In the sentence above, if I change "I should like" to "I would like", will there be a noticeable difference in the meaning or nuance?
There would be three differences in nuance, based on:
- The character, and indeed his entire culture, is meant to be quite old-fashioned in many ways, even within the context of the story.
- Though failing to do so (the joke went flat and struck many there as rude, if I remember the story right) he was aiming at polite speech, in a moderately formal register.
- The character is a member of a culture that the author based on all he felt was good about rural England.
Each of these impressions are helped by the choice of should over would in a few different contexts being more often made in the past, than now, in England, than elsewhere, and in it being considered the more polite expression by some.
The association with politeness can led to anxiety in certain quarters, and those with nationality have meant that there were complaints about how the Scots and Irish failed to use it correctly in the days when the expense of trans-Atlantic travel meant one would rarely have the opportunity to complain about it in Americans.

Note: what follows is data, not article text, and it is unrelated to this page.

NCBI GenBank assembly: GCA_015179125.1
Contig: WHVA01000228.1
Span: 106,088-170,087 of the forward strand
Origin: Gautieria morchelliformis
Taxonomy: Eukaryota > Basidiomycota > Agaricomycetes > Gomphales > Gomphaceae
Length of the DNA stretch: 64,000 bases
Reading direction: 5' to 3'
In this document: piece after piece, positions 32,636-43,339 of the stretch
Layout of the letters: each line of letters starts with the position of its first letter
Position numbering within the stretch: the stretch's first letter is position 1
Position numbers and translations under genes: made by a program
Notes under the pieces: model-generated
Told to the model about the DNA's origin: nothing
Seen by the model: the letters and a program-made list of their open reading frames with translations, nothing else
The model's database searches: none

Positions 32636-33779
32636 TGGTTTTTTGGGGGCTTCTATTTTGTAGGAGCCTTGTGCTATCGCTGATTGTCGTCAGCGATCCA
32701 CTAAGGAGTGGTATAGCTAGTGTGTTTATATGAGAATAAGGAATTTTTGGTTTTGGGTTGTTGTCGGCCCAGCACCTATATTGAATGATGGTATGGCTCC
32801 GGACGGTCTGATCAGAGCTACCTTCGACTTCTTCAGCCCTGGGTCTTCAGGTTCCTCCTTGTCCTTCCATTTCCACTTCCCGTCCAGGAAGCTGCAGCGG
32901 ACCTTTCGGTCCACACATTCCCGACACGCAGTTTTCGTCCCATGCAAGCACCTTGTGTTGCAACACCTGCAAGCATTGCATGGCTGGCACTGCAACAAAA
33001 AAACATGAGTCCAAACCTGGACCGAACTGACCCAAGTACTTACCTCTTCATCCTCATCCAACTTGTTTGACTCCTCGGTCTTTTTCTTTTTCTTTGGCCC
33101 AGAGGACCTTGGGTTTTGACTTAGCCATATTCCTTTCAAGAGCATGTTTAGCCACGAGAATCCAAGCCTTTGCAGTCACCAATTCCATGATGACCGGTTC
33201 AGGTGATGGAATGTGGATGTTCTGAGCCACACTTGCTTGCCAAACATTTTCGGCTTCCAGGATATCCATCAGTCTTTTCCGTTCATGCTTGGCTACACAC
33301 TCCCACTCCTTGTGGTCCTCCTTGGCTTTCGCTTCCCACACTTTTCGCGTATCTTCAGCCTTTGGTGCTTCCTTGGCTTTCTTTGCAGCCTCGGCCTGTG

Luckily, it being seen as old fashioned means we need worry less. (Though not that old fashioned, you wouldn't see Chaucer use it).
Fowler described the usage of southern Englishmen as so complicated that nobody not born to it could hope to understand it.
A common rule suggested, is that in the cases where either can be used, then normally shall/should is used in the first person and will/would in the second and third, unless one wants to stress particular determination in which case this is reversed.
And if we believe that, we have to believe that Churchill wasn't particularly determined when he said "We shall fight them on the beaches" and would have taken military defeat with philosophical calm.
Those of us who use it, tend to do use shall or should in places where will or would could serve, tend to do so inconsitently and idiosyncratically, as a result of having had teachers, parents and books making inconsistent and oft-times idiosyncratic attempts to teach us the proper way to do something no-one was sure of the proper way of.
Really, you will fare fine using would and will in such cases. Unless perhaps if you are writing fiction (Bilbo should totally use should that way, a hard-bitten cyberpunk detective in 23rd Century Kyoto, not so much). If nothing else, ambiguous uses can be worse with should:
In his sermon, the priest said we should all sin a lot over the course of our lives.